If you label the employee as “rigid,” you’ll be giving the person an opportunity to disingenuously claim that you’re either discriminatory on either age or on gender discrimination, or both.
7. Don’t speak with certain forms of finality
Eliminate any opportunity for the person to accuse you of making exaggerations or being untruthful. Avoid saying “always” and “never.”
Trust me, the person will come up with exceptions and will be able to point out you’re making inaccurate statements. That will spell legal trouble for you.
8. Prepare to listen
Allow the person to respond. Your employee might make valid comments.
With good fortune, the person will offer reasons for the behavior or performance. This might open the door for improvement.
Take good chronological notes as the person talks. Be very cognizant of what is said and what isn’t.
For instance, if the person doesn’t talk but later claims it was discussed in the meeting that you did something unprofessional, your notes will be instrumental in denying any legal liability.
9. Don’t engage in small talk
Don’t casually converse with the person. Be respectful, but start by mentioning it will be a difficult discussion. Then get to the points you want to cover.
Be very careful. Don’t ask about the person’s health or family.
You might be trying to do the right thing, but if you show what you intend to be empathy you’ll find yourself headed for a claim under the Americans with Disabilities Act, or ADA.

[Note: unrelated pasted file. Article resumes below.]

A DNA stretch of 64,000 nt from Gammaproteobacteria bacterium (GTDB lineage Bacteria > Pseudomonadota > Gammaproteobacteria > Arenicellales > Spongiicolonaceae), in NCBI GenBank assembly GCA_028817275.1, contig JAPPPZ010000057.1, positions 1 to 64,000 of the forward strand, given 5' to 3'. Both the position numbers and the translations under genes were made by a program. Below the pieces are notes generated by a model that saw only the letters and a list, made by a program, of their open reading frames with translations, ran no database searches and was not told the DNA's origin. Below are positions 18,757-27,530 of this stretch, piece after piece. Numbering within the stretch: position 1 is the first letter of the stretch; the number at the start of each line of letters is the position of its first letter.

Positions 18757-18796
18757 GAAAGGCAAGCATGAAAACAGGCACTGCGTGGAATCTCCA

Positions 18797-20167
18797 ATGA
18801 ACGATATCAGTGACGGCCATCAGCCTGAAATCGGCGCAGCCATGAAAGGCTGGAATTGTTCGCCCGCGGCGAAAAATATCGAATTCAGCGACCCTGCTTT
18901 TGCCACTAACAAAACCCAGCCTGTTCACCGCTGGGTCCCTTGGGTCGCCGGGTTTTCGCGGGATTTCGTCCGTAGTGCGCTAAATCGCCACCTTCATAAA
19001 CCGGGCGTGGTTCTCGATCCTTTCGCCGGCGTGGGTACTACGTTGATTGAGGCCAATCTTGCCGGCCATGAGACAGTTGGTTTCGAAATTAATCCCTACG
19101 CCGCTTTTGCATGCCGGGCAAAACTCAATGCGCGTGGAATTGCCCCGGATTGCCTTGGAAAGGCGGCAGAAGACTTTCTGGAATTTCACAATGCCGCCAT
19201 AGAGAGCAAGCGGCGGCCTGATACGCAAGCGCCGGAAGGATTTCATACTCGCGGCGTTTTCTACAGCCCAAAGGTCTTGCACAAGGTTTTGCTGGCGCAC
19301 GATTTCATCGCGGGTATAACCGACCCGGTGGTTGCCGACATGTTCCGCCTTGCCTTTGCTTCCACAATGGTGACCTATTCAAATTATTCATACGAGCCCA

10. Outline your expectations
In addition to specifying your concerns about the person’s performance, carefully explain what you expect for the future.
This includes your objective. Hopefully, you’ll save the employee and get a strong improvement.
If not, you’ll have a documented record of the discussion.
Good luck. Do these things and you’ll minimize any legal danger.
From the Coach’s Corner, here are related sources of information:
How to avoid EEOC Discrimination Suits — Here are six tips for micro-companies and 13 strategies for larger organizations to avoid EEOC migraines.
Avoid EEOC Legal Hassles over Unpaid Leave Requirements — You might want to review your current human resource policies. The Equal Employment Opportunity Commission (EEOC) has continued to push employers on unpaid leave under the Americans with Disabilities Act (ADA).
Legal HR Issues? Best Practices in Workplace Investigations — As an employer, one of your biggest nightmares can be issues involving your employees. There can be many reasons to conduct an investigation. “Action expresses priorities,” said Mohandas Gandhi. So you should act quickly.
Workplace Bullying – Tips for Victims and Bosses — Workplace issues include bullying. It’s a widespread problem for employers and employees, alike.
Here are valuable tips for both employers and workplace victims.
Management: 5 Most Common Reasons to Fire Employees — With difficult employees, you have two obvious problems – the impacts on your organization and the behavior of the individual. Here’s what to do.
“Success in management requires learning as fast as the world is changing.”